With Btrfs we add a couple of items to the B-tree when you create a new file, which limits you only by the amount of metadata space you have in your file system. If you have ever created thousands of files in a directory on an ext file system and then deleted the files, you may have noticed that doing an ls on the directory would take much longer than you’d expect given that there may only be a few files in the directory.

You may have even had to run this command:

e2fsck -D /dev/sda1
                                  

to re-optimize your directories in ext. This is due to a flaw in how the directory indexes are stored in ext: they cannot be shrunk. So once you add thousands of files and the internal directory index tree grows to a large size, it will not shrink back down as you remove files. This is not the case with Btrfs.

In Btrfs we store a file index next to the directory inode within the file system B-tree. The B-tree will grow and shrink as necessary, so if you create a billion files in a directory and then remove all of them, an ls will take only as long as if you had just created the directory.

Btrfs also has an index for each file that is based on the name of the file. This is handy because instead of having to search through the containing directory’s file index for a match, we simply hash the name of the file and search the B-tree for this hash value. This item is stored next to the inode item of the file, so looking up the name will usually read in the same block that contains all of the important information you need. Again, this limits the amount of I/O that needs to be done to accomplish basic tasks.

mkswap

mkswap sets up a Linux swap area on a device or in a file. (After creating the swap area, you need to invoke the swapon command to start using it. Usually swap areas are listed in /etc/fstab so that they can be taken into use at boot time by a swapon -a command in some boot script.) See Swap file usage

xfs_info

xfs_info shows the filesystem geometry for an XFS filesystem. xfs_info is equivalent to invoking xfs_growfs with the -n option.

xfs_check

xfs_check checks whether an XFS filesystem is consistent. It is needed only when there is reason to believe that the filesystem has a consistency problem. Since XFS is a Journalling filesystem, which allows it to retain filesystem consistency, there should be little need to ever run xfs_check.

xfs_repair

xfs_repair repairs corrupt or damaged XFS filesystems. xfs_repair will attempt to find the raw device associated with the specified block device and will use the raw device instead. Regardless, the filesystem to be repaired must be unmounted, otherwise, the resulting filesystem may become inconsistent or corrupt.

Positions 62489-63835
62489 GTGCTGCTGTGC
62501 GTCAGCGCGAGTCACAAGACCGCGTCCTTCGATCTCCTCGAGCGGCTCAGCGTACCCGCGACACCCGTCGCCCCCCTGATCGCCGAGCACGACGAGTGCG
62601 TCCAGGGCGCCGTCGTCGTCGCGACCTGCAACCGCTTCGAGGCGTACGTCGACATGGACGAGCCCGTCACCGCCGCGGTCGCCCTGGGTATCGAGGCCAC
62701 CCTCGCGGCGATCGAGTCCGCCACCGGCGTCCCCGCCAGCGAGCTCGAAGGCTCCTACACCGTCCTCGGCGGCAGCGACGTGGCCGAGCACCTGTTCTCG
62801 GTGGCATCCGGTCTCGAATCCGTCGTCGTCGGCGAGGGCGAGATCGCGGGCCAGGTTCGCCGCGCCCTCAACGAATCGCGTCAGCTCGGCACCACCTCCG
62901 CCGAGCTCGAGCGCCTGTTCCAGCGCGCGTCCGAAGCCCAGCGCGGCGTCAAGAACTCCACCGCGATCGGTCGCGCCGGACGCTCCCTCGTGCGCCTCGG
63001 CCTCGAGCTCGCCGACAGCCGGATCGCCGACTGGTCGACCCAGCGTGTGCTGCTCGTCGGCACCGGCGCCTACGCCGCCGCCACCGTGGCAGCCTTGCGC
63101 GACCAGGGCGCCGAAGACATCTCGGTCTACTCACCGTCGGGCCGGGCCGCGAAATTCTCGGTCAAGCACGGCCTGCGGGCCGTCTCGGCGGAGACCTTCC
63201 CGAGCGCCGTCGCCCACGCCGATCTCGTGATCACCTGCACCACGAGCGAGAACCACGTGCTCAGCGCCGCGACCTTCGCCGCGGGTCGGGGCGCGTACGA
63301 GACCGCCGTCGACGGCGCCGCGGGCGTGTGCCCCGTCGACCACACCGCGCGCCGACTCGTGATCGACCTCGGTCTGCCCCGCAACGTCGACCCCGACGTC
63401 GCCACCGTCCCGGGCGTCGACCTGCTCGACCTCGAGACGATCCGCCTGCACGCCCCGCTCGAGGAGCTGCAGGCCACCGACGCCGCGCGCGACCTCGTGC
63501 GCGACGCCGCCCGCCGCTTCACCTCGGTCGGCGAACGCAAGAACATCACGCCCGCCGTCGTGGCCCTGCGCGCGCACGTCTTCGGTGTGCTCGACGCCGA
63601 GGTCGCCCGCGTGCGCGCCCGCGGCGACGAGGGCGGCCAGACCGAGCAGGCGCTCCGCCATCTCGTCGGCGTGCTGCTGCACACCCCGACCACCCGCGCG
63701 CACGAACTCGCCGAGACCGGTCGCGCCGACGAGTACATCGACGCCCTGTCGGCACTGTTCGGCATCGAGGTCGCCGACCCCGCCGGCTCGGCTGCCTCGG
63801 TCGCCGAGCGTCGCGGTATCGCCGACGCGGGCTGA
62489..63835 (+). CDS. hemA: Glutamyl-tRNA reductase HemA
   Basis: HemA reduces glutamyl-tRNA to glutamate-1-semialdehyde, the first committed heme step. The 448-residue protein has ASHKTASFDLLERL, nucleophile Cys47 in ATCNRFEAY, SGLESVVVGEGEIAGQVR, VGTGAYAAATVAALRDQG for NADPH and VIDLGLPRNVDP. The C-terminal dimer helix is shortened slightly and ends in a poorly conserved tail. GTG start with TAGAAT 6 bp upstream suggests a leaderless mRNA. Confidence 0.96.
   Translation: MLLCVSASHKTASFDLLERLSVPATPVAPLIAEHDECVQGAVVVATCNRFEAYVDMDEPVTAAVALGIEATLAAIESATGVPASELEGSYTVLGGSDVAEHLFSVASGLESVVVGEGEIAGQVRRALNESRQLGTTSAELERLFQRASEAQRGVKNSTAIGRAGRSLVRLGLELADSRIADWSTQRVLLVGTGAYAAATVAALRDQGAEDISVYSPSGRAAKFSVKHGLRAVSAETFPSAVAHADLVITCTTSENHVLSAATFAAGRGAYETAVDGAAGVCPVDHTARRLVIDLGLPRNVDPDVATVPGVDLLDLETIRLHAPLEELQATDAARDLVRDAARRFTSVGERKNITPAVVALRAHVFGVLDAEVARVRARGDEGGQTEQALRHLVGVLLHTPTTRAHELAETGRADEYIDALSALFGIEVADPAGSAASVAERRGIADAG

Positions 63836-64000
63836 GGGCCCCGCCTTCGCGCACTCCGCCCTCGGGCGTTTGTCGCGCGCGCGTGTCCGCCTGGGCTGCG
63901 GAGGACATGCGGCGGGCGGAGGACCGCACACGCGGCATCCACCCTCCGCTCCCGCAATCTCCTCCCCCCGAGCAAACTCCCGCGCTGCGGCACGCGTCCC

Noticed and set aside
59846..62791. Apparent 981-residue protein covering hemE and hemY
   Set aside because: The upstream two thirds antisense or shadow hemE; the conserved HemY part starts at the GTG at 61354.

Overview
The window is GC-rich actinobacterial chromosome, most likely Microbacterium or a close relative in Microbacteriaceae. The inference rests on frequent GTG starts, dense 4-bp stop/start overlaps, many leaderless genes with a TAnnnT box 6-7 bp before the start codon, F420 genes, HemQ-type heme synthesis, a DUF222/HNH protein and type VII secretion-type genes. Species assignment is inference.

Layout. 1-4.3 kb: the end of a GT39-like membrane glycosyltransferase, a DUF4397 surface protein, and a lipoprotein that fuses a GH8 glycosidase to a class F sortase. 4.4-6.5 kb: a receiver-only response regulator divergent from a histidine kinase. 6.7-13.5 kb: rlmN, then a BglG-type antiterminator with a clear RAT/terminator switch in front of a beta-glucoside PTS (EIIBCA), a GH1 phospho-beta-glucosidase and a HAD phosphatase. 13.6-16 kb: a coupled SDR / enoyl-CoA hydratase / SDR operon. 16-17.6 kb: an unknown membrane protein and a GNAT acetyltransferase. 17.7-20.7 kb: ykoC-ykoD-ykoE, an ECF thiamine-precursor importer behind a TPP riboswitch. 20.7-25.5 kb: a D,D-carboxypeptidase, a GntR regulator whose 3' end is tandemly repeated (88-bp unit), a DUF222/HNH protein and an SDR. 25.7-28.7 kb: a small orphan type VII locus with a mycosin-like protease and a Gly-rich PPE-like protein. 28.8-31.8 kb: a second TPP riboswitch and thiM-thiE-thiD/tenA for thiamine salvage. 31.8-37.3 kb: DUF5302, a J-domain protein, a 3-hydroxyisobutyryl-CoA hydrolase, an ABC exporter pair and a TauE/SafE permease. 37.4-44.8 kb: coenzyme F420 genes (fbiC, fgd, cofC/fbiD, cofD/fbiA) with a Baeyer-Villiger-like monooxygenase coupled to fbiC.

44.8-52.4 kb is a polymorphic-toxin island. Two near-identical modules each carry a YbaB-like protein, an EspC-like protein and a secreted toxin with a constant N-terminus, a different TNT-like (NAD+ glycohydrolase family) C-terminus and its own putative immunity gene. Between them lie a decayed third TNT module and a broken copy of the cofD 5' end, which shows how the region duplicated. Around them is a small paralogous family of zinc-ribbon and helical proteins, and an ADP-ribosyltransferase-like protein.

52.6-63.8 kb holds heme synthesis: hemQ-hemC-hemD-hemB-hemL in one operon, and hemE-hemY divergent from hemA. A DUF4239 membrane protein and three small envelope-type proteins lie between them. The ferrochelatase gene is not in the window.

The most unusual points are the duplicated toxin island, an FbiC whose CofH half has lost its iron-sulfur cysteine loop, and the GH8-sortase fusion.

smartmontools: smartd and smartctl

Two utility programs, smartctl and smartd (available when the smartmontools package is installed) can be used to monitor and control storage systems using the Self-Monitoring, Analysis and Reporting Technology System (SMART). SMARTis built into most modern ATA and SCSI harddisks and solid-state drives. The purpose of SMARTis to monitor the reliability of the hard drive and predict drive failures, and to carry out different types of drive self-tests.

smartdis a daemon that will attempt to enable SMARTmonitoring on ATA devices and polls these and SCSI devices every 30 minutes (configurable), logging SMARTerrors and changes of SMARTAttributes via the SYSLOG interface. smartd can also be configured to send email warnings if problems are detected. Depending upon the type of problem, you may want to run self-tests on the disk, back up the disk, replace the disk, or use a manufacturer's utility to force reallocation of bad or unreadable disk sectors.

smartd can be configured at start-up using the configuration file /usr/local/etc/smartd.conf. When the USR1 signal is sent to smartd it will immediately check the status of the disks, and then return to polling the disks every 30 minutes. Please consult the manual page for smartd for specific configuration options.

The smartctl utility controls the SMARTsystem. It can be used to scan devices and print info about them, to enable or disable SMARTon specific disks, to configure what to do when (imminent) errors are detected. Please consult the smartctl manual page for details.